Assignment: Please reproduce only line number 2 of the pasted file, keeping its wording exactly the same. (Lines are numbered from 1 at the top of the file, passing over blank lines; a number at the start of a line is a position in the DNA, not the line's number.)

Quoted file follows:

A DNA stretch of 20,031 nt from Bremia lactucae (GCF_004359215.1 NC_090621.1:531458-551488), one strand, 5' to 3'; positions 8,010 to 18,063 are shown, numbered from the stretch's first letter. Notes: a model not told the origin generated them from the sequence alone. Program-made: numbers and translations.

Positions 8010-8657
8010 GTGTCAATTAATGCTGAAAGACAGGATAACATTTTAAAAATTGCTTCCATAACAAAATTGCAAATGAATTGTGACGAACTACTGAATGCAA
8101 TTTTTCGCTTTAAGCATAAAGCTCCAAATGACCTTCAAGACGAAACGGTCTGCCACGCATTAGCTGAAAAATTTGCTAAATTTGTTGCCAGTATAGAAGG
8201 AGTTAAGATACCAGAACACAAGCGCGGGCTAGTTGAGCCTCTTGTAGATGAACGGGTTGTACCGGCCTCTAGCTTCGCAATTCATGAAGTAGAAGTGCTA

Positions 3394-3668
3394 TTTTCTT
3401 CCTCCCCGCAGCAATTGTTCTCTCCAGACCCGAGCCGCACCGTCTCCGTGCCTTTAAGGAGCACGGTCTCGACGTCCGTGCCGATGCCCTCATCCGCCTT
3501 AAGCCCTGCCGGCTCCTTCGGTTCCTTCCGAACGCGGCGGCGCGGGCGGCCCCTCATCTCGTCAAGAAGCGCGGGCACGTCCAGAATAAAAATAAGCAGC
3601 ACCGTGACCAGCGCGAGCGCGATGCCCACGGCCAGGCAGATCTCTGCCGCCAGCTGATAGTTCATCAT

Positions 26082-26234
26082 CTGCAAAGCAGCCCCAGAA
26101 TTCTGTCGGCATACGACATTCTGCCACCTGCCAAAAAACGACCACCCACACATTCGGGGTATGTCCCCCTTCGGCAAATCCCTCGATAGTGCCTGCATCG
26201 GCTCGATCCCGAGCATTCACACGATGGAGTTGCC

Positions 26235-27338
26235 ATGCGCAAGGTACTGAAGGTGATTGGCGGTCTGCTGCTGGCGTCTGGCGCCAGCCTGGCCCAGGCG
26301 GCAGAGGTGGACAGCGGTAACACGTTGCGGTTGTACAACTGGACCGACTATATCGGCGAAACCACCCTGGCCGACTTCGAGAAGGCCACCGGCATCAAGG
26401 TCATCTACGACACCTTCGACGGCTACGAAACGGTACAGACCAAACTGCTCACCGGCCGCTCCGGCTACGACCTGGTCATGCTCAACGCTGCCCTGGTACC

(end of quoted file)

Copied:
Positions 8010-8657